10/06/2017

Harvey Weinstein

Something interesting is happening. Harvey Weinstein was the king of Hollywood. The King. He was also a bully that used his male power and privilege to harass and abuse women. His behavior was allowed to persist for years. Until now. Someone said something, and then someone else said something. Suddenly, a bigger conversation is happening. Why did it take years, decades, so many women impacted? Why are there so many examples, just like this one, in the worlds of politics, sports, families, and corporate environments? Let's make sure we keep this conversation going.

Meet the boys and girls from Maine.
Thousands of young people in Maine have worked with Maine Boys to Men and could talk with Harvey about the realities of male power and privilege, what empathy and emotional connectedness with others means, why gender equity in relationships is a good thing for everybody. They could talk with The Men Who Kept Harvey Weinstein Safe about what it means to be an ally; to stand up with women and girls to stop these actions before they become violent. They could explain the power that bystanders have and describe specific ways to disrupt sexist, disrespectful, and abusive behaviors long before they get to this point. In short, Harvey and so many others could learn a lot from the boys and girls from Maine!

The Proof.
A recent evaluation of our middle school Reducing Sexism and Violence Program (RSVP), led by the University of New Hampshire, demonstrated a significant decrease in the endorsement of attitudes supporting male power and privilege, a self- reported increase in emotional awareness, and a significant increase in the endorsement of gender equity in relationships! Multiple 3rd party evaluations of RSVP for High School, including a two-year study by the Maine Center for Public Health, showed that RSVP changes attitudes, behaviors, and beliefs about sexism, sexual harassment, and gender-based violence. Participants leave with a greater willingness to play an active role in disrupting situations that can lead to violence. Seems like Hollywood needs our Reducing Sexism and Violence Program.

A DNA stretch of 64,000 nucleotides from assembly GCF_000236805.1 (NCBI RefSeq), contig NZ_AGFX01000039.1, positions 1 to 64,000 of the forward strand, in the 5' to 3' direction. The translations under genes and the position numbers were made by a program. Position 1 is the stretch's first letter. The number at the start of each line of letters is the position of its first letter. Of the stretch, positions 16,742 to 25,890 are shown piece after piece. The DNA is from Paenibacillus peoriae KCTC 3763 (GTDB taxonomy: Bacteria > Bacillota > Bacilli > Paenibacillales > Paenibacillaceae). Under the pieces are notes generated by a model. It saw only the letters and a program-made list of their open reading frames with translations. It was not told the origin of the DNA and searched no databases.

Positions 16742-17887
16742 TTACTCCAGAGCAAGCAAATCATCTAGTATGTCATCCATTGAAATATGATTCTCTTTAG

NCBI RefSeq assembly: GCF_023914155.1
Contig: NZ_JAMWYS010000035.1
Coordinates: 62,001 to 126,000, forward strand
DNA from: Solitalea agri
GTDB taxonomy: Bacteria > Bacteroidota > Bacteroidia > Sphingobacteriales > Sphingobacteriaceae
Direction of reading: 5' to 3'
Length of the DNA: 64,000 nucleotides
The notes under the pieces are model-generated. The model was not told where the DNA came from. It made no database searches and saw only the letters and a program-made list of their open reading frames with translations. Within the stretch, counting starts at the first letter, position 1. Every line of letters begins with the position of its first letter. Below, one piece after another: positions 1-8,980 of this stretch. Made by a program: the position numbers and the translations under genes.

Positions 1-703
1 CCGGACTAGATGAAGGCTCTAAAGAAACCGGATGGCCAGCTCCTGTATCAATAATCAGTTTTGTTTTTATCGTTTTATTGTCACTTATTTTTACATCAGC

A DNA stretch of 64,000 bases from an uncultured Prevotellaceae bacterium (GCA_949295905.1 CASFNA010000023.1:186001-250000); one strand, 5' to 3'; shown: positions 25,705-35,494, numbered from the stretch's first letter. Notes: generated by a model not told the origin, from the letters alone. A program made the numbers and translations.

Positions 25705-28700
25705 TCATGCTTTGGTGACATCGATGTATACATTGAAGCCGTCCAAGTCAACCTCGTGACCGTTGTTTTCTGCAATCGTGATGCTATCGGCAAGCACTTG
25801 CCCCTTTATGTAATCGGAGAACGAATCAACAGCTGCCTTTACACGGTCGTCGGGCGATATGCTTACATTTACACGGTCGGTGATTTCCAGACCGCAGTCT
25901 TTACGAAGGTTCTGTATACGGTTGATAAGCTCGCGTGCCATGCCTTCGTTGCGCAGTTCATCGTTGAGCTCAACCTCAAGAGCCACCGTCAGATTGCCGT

Now What?
Come see our upcoming screening of The Mask You Live In (see trailer here) that explores elements of our culture that lead to these disrespectful and abusive behaviors. The film follows boys and young men as they navigate societal pressures that lead to harmful
and violent outcomes. Maine Boys to Men will host a community conversation immediate following each film screening.

  • October 19th, 6:00 - 8:00 pm at Gorham Middle School (Register Here)
  • October 25th, 5:30-8:00pm at UNE Portland (Register Here)

At Maine Boys to Men, we're proud to be doing this work everyday at no-cost to participants. Please consider a donation today to support this important work!



Thank you for your support.

With Urgency,

Matt Theodores
Executive Director



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